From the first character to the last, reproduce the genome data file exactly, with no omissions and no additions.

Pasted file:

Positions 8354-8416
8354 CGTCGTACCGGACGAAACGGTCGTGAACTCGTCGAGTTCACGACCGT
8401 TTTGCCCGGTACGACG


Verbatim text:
Positions 8354-8416
8354 CGTCGTACCGGACGAAACGGTCGTGAACTCGTCGAGTTCACGACCGT
8401 TTTGCCCGGTACGACG